2022 Vision for Diversity and Inclusion

Updated: Sep 13

2020 vision for diversity and inclusion
An inclusive vision for organisations is a must

Diversity and inclusion agendas are at their best, when they are supported by a strategic vision. 2022 is here and we’ve all heard about 2020 vision, but how does this play out with regard to diversity and inclusion?

Diversity and inclusion agendas operate on the premise that they support inclusion of people from all backgrounds.

These agendas are supposed to develop and maintain the processes through which employees, and other stakeholders, can develop within organisations.

D&I programmes and agendas are meant to support diverse groups to excel within organisations, in the absence of any discriminatory process.

But how far are these initiatives really going to support inclusion for all members of the employee community?


Recent reports seem to cast doubt on the ability, and indeed willingness of organisations to cement diversity and inclusion as a key component of developmental activity.

In many cases, the recruitment of women and members of Black and Minority Ethnic community is actually falling, with notable decreases at leadership level.

What then, is wrong with the diversity and inclusion agenda, and how can a new vision for diversity and inclusion be built to cement real and authentic inclusion into workplace environments?

Diversity without Inclusion equals Failure

There is no point of having diversity without inclusion... that is a given. Yet, that is the mindset that many organisations have adopted.

Many organisations have made strides when it comes to increasing the diversity within the workplace but fail miserably when it comes to inclusion. A host of visible diversity so that they 'look' inclusive, yet not a jot around inclusion and equity.

diversity without inclusion is a failed agenda
Diversity without Inclusion is a recipe for Failure

This method of delivering a diversity and agenda, is not only a straight road to failure, but can also damage relations between employees within the workplace.

You see, diversity and inclusion can be hard for many for understand. I'll set it out here:

It's about hiring diversely and attracting talent from across backgrounds to develop your products or services...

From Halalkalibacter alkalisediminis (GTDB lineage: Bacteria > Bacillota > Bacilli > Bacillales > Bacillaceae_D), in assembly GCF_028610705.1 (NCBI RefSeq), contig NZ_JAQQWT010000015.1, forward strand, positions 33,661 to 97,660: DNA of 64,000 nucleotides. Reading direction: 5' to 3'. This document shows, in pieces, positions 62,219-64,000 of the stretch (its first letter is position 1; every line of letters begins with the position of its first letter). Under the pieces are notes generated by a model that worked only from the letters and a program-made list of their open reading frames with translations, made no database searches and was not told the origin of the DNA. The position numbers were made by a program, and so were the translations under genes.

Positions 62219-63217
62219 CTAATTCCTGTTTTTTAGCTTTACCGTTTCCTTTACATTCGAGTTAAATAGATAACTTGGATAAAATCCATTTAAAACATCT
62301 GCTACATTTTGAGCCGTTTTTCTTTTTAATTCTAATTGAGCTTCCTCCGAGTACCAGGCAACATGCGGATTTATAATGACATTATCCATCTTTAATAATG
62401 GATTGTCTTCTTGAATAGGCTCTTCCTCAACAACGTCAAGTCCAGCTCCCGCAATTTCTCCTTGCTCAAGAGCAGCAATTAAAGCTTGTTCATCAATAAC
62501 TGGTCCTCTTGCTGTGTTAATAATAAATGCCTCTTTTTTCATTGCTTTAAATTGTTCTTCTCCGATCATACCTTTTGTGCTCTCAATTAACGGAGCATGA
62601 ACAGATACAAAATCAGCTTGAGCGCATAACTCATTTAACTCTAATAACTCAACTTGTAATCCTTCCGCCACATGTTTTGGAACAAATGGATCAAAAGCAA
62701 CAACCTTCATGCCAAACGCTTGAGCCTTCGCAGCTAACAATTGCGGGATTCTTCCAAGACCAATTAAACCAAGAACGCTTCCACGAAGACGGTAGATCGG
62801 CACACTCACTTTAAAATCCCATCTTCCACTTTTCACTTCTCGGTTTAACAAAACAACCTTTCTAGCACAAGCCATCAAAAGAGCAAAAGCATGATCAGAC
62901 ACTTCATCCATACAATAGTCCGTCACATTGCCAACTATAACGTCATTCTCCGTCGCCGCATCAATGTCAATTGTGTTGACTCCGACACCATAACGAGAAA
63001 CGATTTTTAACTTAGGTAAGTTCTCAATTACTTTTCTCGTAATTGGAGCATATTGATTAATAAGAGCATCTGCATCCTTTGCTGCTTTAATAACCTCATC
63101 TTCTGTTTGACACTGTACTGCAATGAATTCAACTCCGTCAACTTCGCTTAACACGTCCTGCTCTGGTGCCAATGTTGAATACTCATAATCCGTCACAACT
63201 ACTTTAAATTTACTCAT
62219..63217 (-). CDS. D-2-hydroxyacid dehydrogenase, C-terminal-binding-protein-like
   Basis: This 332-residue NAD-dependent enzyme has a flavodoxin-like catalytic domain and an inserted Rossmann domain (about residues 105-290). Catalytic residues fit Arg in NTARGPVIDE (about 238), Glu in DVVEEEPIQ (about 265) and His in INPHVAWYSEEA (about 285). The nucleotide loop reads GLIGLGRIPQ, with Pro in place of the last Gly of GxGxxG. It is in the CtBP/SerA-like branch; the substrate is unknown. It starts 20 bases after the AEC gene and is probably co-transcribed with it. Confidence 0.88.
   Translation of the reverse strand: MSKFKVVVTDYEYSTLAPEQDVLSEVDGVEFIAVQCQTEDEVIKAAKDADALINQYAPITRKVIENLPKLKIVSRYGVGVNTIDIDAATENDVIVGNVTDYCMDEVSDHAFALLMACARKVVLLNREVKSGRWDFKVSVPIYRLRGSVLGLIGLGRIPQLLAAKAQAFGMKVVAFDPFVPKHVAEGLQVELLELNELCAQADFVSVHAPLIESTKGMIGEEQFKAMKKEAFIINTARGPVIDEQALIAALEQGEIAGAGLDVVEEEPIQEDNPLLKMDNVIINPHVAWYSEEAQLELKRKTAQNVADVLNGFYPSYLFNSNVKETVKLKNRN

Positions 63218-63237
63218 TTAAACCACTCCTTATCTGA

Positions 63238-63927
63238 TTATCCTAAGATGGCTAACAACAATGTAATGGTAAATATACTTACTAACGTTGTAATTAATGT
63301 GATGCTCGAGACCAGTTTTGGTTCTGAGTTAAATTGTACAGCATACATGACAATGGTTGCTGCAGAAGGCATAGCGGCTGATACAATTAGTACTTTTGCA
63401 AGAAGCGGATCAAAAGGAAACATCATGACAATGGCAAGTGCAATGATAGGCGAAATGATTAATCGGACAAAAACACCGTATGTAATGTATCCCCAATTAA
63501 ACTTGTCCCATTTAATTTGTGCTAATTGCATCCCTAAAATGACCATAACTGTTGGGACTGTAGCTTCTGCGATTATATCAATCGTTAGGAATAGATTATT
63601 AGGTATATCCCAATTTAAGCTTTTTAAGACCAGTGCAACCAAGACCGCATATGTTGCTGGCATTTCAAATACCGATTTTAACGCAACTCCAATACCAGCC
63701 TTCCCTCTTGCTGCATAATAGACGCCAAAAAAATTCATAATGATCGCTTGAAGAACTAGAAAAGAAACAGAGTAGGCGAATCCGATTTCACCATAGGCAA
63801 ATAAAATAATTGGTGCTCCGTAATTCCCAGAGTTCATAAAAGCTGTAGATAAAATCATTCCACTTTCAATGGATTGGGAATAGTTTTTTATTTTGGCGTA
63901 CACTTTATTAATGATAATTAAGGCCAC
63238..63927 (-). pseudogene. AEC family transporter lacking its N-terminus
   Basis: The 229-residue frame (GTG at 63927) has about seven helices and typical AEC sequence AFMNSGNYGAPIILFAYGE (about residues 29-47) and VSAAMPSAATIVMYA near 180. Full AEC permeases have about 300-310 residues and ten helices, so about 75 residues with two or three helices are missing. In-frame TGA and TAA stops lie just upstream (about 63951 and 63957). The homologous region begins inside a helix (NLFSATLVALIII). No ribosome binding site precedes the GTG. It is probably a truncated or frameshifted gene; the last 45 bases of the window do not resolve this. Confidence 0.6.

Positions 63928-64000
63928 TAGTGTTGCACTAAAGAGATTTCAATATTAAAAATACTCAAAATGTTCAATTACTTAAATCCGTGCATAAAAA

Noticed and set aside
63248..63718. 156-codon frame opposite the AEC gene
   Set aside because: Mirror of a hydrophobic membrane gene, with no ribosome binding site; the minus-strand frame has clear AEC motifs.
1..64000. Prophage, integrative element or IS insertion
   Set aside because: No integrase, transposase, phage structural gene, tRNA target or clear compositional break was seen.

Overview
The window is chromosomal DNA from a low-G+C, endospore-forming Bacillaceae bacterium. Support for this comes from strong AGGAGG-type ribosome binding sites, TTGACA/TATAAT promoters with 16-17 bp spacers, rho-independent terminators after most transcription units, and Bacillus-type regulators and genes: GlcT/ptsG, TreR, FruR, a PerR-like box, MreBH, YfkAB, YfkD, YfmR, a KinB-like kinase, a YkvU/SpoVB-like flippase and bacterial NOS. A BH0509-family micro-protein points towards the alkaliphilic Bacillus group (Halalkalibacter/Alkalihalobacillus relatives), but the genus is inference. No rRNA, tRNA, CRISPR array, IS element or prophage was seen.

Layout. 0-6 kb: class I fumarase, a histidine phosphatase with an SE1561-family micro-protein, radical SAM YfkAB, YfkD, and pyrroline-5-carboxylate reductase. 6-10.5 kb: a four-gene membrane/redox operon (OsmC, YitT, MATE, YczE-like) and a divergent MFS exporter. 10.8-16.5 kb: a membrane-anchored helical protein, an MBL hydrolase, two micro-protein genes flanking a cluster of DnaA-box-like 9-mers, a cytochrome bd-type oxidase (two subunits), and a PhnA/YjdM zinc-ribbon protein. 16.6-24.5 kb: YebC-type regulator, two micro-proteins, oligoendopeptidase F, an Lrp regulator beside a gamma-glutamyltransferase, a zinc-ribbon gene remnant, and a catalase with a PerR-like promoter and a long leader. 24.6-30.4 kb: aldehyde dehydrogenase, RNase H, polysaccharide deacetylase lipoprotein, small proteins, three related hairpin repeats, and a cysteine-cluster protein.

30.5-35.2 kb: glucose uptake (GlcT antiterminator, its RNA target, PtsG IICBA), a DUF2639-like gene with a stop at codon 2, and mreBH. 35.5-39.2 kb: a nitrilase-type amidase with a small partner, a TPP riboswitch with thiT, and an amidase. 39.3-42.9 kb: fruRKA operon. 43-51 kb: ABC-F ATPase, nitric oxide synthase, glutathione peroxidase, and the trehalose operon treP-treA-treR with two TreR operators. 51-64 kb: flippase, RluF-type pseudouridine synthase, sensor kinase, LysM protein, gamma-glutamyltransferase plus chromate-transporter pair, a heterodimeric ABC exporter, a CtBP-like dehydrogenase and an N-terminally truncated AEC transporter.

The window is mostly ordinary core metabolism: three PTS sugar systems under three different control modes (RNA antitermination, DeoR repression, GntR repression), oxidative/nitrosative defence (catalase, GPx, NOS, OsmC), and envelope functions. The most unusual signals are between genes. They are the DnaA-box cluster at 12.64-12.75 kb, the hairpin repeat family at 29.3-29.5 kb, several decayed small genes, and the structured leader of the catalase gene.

Ensuring that all members of staff, regardless of background, are able to exist within the workplace in a fair and equitable environment.

Now, this may seem like a simple definition (and it is), but its a great place to start. Many still believe that by hiring a diverse staff, they are doing their bit for promoting diversity and inclusion.

They are wrong.

Inclusion is the hard part. Most people would believe that their systems are fair and do not discriminate against anyone, on any grounds. Focusing on the promotion of visible diversity, without concrete, strategic actions to build an inclusive environment, fails both employer and employee.

This is where many organisations fail. Becoming a diverse environment does not mean that an organisation is inclusive.

Now, we will look at some areas where organisations can improve on the diversity and inclusion agenda. We will provide some insights on areas of focus that will assist organisations to develop a more strategic vision for inclusion.

Go easy on HR... they are not experts in Diversity and Inclusion

Many organisations still utilise talent from an HR background to develop the diversity and inclusion agenda. It would appear as though Human Resources is the function via which they think diversity and inclusion can excel, and become an exemplar of best practice.

Whilst HR is indeed important in the D&I space, it does not negate the responsibility of all other business functions.

Just because someone has a background in HR does not mean that they are experts in diversity and inclusion.

Are Human Resources experts in diversity and inclusion
Human Resources staff are not necessarily experts in inclusion

Leaders must also wake up to the fact that diversity and inclusion benefits from experience in people management, business, psychology, change management, policy, political and finance and a host of other skills and abilities to be able to deliver lasting change.

The benefits of this are huge. Firstly, it will prioritise diversity and inclusion and secondly, it will be at the forefront of people and business functioning. This will ensure that people with the right skills are employed to get the job done.


In 2020, leaders should endeavour to refocus the diversity and inclusion remit, considering key functions within the leadership, learning and development, business management and development functions.

Whilst diversity and inclusion is important to the HR function, many feel that it is the preserve of HR, and make a mistake in acting on this assumption.